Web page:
Chocolate and Cholesterol Article
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- The following article appeared in the San Francisco
Chronicle on Friday, September 20, 1996. Written by David Periman,
Chronicle Science Editor.
- Chocolate May Help Fight 'Bad' Cholesterol
- Wine chemist discovers sweet news
- Chocolate may be the despair of dieters, but it also contains a class
of chemicals that might help lower the risk of heart disease, according
to researchers at the University of California at Davis.
- Wine chemist Andrew Waterhouse and his colleagues have long studied
the possible health benefits of compounds called phenolics. These chemicals
are abundant in red wine and are believed to help prevent so-called "bad"
cholesterol from clogging coronary arteries with fatty substances known
- In a report to be published in tomorrow's issue of the medical journal
Lancet, the UC Davis group suggests that the phenolics in chocolate might
be beneficial, despite the fact that the candy is high in fats, sugar and
- Although cholesterol is found in animal fats, it is also made by the
body and is needed to help build cell walls as well as many hormones.
- But before cholesterol can be transported through the bloodstream,
it must by combined with fats and proteins into particles called lipoproteins.
Low-density lipoproteins, or LDL, are known as the "bad" cholesterol,
and they are the artery-blockers. the "good" high-density lipoproteins,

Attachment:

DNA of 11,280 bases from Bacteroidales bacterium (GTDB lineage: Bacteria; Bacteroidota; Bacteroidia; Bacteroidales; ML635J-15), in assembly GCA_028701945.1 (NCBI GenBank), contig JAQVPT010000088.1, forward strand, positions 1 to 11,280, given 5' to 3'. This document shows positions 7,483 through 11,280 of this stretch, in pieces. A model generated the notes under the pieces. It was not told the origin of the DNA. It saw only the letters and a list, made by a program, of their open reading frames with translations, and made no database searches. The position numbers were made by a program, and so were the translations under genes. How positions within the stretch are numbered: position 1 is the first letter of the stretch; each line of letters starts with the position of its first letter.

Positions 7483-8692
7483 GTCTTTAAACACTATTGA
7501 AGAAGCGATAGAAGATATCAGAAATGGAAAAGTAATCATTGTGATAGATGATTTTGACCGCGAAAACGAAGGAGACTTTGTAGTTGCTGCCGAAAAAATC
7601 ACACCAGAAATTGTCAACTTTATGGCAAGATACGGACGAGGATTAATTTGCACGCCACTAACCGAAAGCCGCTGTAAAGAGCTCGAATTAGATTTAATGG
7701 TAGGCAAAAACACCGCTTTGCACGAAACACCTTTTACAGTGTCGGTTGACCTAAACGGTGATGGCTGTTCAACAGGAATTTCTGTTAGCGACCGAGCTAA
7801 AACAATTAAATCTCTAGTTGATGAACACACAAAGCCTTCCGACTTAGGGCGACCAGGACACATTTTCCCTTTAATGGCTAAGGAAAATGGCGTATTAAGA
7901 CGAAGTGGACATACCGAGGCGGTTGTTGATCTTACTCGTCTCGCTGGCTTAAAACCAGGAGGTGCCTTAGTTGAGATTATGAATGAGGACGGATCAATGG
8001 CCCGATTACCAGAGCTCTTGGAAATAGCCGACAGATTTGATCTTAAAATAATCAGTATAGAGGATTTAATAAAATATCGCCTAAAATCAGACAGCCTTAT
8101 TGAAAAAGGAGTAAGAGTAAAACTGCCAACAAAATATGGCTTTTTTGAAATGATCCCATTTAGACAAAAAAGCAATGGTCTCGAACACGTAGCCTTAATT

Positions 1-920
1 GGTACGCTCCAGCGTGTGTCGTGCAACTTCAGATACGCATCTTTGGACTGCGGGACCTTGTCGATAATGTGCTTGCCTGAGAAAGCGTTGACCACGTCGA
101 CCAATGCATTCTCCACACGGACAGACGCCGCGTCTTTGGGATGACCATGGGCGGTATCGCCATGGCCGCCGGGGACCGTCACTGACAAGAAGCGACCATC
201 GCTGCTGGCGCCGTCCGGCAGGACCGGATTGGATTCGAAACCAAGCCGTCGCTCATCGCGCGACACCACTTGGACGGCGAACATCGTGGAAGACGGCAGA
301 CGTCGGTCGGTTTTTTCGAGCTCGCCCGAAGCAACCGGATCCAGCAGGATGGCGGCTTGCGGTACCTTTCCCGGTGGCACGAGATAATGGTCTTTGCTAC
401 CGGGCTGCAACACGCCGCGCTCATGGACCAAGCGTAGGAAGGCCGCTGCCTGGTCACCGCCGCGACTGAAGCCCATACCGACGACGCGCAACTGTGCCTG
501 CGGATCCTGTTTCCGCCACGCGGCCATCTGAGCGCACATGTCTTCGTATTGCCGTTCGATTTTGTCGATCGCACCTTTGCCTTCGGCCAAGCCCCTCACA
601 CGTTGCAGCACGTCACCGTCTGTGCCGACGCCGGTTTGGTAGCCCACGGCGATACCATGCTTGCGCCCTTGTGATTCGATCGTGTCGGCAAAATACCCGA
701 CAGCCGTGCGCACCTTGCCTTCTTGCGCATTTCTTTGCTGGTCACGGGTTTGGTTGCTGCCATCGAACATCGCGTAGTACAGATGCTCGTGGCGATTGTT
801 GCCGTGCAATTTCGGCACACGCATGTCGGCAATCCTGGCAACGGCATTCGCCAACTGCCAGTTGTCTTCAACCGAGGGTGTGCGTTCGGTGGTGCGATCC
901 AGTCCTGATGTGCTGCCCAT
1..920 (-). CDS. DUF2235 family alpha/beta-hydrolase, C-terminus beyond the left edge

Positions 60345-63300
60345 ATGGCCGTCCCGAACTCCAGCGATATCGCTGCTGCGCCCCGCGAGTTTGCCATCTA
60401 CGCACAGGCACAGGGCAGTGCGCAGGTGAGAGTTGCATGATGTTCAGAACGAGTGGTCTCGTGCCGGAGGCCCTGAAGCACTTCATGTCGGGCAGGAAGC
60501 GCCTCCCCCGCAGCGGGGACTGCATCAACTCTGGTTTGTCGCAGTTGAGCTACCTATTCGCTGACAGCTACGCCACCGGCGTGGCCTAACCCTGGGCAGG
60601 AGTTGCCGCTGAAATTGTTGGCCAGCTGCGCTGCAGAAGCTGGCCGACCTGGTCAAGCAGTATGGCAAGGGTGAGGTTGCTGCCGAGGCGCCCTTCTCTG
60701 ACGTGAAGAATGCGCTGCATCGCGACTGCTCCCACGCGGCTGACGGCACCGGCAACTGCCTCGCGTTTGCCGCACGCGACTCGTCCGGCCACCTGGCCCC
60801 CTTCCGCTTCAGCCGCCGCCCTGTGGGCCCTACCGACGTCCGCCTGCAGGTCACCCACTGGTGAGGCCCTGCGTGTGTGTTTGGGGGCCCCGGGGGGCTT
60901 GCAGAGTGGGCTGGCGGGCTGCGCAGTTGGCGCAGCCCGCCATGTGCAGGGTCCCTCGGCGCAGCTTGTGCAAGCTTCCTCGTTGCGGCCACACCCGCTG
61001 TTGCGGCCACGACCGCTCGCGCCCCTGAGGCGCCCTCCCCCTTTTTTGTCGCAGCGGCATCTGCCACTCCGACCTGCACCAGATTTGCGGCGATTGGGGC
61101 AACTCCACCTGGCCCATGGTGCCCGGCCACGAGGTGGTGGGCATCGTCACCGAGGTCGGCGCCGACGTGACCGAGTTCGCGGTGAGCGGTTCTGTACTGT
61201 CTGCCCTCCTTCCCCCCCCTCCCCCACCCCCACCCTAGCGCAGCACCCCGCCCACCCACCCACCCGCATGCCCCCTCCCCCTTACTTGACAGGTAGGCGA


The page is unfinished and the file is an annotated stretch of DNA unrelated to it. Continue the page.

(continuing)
or HDL, are believed to scavenge excess cholesterol from the bloodstream
and carry it to the liver for excretion.
- Phenolics, according to current thinking, are among several compounds
in foods that prevent oxygen from combining with low-density lipoproteins
- a process called oxidation. This minimizes the ability of LDL to damage
artery walls and contribute to the buildup of plaque.
- In their laboratory experiments with extracts of cocoa powder, Waterhouse
and his colleagues found that the phenols in cocoa strongly inhibited the
oxidation of low-density lipoproteins taken from samples of human blood.
- But whether the same phenols from various forms of chocolate would
have the same effect in the human body remains unknown, Waterhouse said.
- The researchers estimate that an ounce and a half of mild chocolate
contains 205 milligrams of phenolics, while a cup of hot chocolate has
146 milligrams. By comparison, a typical glass of red wine contains about
210 milligrams of phenolics, Waterhouse says.
- "We certainly aren't suggesting that people start eating chocolate
to prevent coronary heart disease," Waterhouse said. "The results
of this study simply indicate that if dietary phenolics do act as antioxidants
in the body, then chocolate would be a good source of those antioxidants."
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